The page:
In the past years, the number of retail investors has risen significantly. Among these retail investors, several are small investors with limited capacities of a few thousand rupees. It is a common belief that you must invest big in the stock market to earn big. But it is partially true. Small investors with a corpus of a few thousand can make more than institutional investors with a deep understanding of investment theories.
Before we discuss the advantages of being a small investor, here are the different types of investors in the stock market.
Who is an investor?
An investor can be an individual or institution that puts money into a business for financial returns. The primary goal is to minimise risk and maximise returns. They contrast with speculators who willingly invest in risky assets hoping for higher profit.
There are different kinds of investors in the market.
Retail or individual investors
A retail investor invests in small quantities on their own. The stocks they buy become a part of their portfolio and don’t represent any organisation.
Retail investors buy stocks directly in the stock market. Sometimes, these investors are guided by greed and fear, which is not the ideal way to invest because of the volatile nature of the stock market.
Institutional investors are large organisations or asset management companies that manage other investors’ funds and invest the corpus into income-generating investments. They make more substantial investments in companies. Unlike small investors, institutional investors buy in bulk. Since they often invest significantly more than their retail counterparts, they exert significant influence on the financial market.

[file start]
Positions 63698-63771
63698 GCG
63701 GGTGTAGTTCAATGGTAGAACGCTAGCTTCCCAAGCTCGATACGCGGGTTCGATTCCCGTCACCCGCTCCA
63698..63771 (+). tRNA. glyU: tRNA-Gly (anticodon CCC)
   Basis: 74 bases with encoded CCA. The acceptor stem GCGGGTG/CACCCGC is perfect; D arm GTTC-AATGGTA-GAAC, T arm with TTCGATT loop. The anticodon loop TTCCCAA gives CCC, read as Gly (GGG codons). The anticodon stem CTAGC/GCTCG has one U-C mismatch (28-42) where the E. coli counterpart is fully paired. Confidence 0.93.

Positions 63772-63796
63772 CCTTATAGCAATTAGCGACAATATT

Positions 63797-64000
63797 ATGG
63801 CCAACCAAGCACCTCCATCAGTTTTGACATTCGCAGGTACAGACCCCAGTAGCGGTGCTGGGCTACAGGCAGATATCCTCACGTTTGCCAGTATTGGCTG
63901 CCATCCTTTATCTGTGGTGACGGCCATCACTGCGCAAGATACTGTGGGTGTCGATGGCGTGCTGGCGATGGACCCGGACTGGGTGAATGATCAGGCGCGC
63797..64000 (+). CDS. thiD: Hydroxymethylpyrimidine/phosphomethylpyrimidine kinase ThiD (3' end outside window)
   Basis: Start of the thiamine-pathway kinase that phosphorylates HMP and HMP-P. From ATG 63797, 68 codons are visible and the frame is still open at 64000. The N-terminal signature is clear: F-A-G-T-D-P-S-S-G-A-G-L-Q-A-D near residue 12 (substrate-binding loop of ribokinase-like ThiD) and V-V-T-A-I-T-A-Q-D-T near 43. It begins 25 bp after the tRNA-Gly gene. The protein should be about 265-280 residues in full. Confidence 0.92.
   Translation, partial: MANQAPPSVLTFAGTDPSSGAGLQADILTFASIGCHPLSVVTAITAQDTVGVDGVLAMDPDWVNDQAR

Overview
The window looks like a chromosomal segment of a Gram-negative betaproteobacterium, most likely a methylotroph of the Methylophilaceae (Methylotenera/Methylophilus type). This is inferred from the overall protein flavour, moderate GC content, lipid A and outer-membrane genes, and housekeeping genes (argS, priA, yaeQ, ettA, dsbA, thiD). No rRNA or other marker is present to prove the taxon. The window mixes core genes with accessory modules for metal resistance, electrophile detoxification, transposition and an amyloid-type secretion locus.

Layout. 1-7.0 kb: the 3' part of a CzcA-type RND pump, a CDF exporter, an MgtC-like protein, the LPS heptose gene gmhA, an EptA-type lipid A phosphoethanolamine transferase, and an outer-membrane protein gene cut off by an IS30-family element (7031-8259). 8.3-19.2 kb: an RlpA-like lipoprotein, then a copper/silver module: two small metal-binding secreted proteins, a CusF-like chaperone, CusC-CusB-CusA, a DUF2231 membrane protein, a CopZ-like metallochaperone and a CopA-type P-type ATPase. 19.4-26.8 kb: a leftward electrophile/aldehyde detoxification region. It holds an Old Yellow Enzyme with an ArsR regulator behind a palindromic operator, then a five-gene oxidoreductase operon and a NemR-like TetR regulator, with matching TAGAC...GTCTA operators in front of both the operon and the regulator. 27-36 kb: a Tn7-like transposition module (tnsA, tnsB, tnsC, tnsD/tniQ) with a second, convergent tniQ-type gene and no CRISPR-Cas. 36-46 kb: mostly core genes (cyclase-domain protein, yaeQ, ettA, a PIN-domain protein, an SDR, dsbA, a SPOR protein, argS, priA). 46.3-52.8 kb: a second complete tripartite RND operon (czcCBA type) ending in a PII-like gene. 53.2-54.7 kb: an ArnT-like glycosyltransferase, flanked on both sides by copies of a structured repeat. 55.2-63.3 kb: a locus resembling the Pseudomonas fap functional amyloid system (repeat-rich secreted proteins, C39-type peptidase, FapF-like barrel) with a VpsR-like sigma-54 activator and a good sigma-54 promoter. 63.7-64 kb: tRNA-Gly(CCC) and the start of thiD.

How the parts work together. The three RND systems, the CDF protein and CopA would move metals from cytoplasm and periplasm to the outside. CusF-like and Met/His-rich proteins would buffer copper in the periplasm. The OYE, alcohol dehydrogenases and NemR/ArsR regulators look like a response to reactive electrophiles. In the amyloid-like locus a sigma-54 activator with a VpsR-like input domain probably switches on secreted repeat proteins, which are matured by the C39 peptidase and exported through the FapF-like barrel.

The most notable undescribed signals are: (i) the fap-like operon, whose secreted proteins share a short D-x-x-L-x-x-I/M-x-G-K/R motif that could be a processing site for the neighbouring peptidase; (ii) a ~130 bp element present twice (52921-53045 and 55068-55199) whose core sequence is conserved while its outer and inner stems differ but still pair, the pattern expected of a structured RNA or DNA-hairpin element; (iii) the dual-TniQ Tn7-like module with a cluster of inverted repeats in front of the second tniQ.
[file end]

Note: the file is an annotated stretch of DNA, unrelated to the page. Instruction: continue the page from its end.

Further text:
Small investors vs institutional investors
Institutional investors have several advantages, like a research team and direct access to the management to answer their queries before they invest. But these advantages often turn into disadvantages which impact their potential to earn returns.
Access to resources
Institutional investors are large organisations with access to resources like professionals and researchers to oversee their portfolios daily. But it offers them only limited advantages because of performance pressure.
AMCs need to adhere to investment regulations and guidelines while investing. It limits their abilities to take risks. Mutual funds often target to generate average returns to maintain the profitability and reputation of the fund. The fund manager needs to ensure that the fund’s AUM keeps growing, which prevents him from taking risks. Even when he knows that new company stock can increase the returns, he will only stick to the known formula followed by others. A small investor doesn’t feel the pressure.
When you are a small investor, you don’t have the performance pressure of generating continuous returns. You invest your own money according to your risk appetite. A small investor doesn’t have to face the performance pressure like the fund manager of a mutual fund company. As a result, you can invest in stocks with the potential to generate higher returns after researching the market.
A mutual fund manager invests funds of other investors. Hence, he will play safe when it comes to generating returns. As a small investor, you can risk investing in startups that can grow into large organisations. Since you are investing your own money, you can perform your research before investing.
When you know your advantages as a small investor, you can work them to your favour to earn better returns. Open an online free Demat account with Angel One and start investing. You can make significant returns even with a small corpus.